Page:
Place your bets on who’s going to win this one. On Aug. 8, First Descents Inc., a Colorado-based young adult cancer nonprofit founded by kayak star Brad Ludden, commenced trademark infringement litigation in the U.S. District Court against Eddie Bauer Licensing Services LLC and Eddie Bauer LLC to protect its trademark rights, reputation and goodwill.
“My goal has always been and will continue to be to protect the First Descents experience for our participants,” says Ludden. “Our mission is crucial to young adult cancer fighters and survivors. While litigation was not my preferred path, it’s imperative that the experience we’ve provided for more than 1,000 young adults with cancer over the last 11 years, continue to provide, is in no way confused with Eddie Bauer’s sponsored teams and retail clothing lines.”
If anyone knows about sponsorship, it’s Ludden, long backed by Dagger and Teva for his worldwide kayaking exploits. But his real passion lies in the philanthropic front. Founded by Ludden in 2001 as an adventure therapy whitewater kayaking camp for young adults fighting and surviving cancer, First Descents’ programs have since grown to include rock climbing, mountaineering and surfing.
Over the past few years, Ludden’s organization has become aware of significant consumer confusion in the outdoor community resulting from Eddie Bauer’s introduction of its First Ascent and First Descent retail outdoor clothing lines and its sponsored First Ascent outdoor teams that compete at the same outdoor events as First Descents’ fundraising teams. When efforts to eliminate confusion about a perceived affiliation between Eddie Bauer and First Descents failed, First Descents brought its lawsuit to protect its trademark rights and its associated branded camp and team apparel from confusion in the outdoor community.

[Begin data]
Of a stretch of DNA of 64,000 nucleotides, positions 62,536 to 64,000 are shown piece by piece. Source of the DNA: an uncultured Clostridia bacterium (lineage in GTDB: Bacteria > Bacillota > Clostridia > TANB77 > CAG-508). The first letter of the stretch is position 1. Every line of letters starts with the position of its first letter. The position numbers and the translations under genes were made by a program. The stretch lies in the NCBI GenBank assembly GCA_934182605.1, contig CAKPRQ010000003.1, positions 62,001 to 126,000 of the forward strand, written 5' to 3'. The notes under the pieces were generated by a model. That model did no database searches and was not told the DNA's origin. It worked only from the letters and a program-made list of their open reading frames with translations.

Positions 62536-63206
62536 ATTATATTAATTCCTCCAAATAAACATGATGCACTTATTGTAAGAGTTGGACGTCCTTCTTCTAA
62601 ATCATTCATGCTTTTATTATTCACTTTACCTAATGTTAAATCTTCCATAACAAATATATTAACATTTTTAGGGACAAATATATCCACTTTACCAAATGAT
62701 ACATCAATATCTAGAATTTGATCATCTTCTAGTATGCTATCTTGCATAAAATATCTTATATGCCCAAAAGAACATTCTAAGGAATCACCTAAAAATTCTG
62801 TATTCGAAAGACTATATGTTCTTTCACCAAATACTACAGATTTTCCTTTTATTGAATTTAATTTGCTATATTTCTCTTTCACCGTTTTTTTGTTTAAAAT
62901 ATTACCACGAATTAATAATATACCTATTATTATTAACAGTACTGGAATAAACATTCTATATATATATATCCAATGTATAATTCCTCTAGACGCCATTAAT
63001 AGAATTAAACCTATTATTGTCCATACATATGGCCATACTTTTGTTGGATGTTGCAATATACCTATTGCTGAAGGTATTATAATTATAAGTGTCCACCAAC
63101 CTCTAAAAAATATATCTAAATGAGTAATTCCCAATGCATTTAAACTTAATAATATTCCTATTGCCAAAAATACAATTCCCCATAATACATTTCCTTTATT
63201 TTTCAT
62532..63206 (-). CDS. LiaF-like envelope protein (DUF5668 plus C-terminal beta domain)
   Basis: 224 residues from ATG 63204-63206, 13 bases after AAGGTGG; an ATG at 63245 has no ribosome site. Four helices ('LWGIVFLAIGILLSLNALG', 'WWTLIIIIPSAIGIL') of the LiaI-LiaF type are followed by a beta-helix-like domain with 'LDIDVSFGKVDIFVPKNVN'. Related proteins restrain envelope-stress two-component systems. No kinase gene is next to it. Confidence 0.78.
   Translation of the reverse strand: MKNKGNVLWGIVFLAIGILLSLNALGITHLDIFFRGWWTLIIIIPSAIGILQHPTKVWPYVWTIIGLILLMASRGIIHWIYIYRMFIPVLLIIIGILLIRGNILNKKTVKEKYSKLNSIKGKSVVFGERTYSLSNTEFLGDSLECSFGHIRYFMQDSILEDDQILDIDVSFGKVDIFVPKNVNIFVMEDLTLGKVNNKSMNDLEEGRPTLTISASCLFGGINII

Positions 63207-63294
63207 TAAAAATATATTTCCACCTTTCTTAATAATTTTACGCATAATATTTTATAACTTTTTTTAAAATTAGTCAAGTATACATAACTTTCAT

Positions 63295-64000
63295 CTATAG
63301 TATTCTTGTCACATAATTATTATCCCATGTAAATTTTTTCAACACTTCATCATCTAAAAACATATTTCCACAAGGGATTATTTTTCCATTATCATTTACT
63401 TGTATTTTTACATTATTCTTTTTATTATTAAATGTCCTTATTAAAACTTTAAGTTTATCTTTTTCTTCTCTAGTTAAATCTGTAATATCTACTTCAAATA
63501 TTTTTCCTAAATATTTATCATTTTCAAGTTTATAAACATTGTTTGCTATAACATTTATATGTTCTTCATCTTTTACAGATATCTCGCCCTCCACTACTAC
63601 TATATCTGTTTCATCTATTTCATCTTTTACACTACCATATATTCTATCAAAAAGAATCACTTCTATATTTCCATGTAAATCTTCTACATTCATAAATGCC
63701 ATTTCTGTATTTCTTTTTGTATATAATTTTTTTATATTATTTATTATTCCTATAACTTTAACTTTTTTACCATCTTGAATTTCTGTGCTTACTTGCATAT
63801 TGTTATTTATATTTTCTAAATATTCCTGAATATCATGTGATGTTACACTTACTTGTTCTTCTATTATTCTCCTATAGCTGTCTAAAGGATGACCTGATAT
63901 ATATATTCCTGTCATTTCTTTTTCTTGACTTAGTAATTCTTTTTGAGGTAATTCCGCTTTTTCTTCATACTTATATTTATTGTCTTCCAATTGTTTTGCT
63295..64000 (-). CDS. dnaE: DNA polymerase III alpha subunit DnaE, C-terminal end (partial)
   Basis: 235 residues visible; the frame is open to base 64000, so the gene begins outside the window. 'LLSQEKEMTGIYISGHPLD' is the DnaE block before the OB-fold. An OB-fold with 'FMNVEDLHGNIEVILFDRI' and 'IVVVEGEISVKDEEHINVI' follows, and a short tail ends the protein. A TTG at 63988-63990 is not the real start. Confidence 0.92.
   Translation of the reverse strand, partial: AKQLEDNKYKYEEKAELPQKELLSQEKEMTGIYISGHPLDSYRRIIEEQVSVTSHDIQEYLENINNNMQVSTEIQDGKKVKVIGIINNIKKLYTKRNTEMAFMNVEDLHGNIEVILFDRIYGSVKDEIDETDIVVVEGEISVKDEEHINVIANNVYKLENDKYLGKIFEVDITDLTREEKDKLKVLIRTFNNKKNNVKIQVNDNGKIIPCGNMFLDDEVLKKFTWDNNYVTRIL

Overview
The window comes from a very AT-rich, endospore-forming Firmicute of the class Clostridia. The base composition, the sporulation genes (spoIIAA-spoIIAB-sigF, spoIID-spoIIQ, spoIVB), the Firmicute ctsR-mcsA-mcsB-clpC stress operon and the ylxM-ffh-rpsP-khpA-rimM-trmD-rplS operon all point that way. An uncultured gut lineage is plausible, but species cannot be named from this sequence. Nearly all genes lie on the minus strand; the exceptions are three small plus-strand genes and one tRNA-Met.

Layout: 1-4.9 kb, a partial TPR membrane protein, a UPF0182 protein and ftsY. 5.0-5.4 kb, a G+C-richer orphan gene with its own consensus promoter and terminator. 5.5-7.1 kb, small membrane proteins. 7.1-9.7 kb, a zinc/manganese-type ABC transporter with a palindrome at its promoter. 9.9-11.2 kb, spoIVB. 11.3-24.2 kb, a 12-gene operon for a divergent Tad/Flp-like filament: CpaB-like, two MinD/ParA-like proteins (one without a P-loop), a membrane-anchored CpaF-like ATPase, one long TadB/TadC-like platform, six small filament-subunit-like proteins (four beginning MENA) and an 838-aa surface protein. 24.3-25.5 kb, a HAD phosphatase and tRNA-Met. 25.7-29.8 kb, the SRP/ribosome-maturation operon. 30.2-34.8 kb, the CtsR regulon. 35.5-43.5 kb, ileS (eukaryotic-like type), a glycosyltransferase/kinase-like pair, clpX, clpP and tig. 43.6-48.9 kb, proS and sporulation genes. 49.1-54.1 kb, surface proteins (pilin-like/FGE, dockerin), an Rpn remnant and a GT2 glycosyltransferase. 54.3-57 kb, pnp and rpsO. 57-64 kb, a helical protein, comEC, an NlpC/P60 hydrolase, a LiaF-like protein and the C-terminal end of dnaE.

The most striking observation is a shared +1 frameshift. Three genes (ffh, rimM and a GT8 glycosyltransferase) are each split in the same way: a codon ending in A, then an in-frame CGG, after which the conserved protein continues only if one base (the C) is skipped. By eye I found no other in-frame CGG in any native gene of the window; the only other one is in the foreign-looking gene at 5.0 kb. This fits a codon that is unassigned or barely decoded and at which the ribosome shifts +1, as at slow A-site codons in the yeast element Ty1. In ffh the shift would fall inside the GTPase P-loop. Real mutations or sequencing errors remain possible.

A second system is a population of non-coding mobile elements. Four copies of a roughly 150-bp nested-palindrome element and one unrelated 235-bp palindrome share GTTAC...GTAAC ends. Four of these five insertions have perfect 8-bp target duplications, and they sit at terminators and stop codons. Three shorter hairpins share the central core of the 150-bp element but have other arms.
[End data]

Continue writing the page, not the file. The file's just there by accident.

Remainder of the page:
Eddie Bauer, meanwhile, is sticking to its guns. “We were surprised and disappointed by the suit and press releases from First Descents,” the company issued in its official corporate statement. “We fully support First Descents as a non-profit organization and we want them to be successful in their mission.
“With regard to the First Ascent name, Eddie Bauer owns the trademark rights dating back to 1988, substantially pre-dating the existence of First Descents Inc.,” the company adds. “In regards to the First Descent name, we applied for registration from the US Patent and Trademark Office for the apparel category in 2008 and the registration was granted in 2011. Nevertheless, we are interested in resolving this in a manner that is satisfactory for both parties.”
Still, Ludden’s group wants the confusion to end. “When Eddie Bauer launched its ‘First Ascent’ and ‘First Descent’ product lines, and began marketing efforts at the same events where we had an established presence, our ability to distinguish our organization’s outdoor adventure therapy programs was lost,” maintains COO Kelly Malin.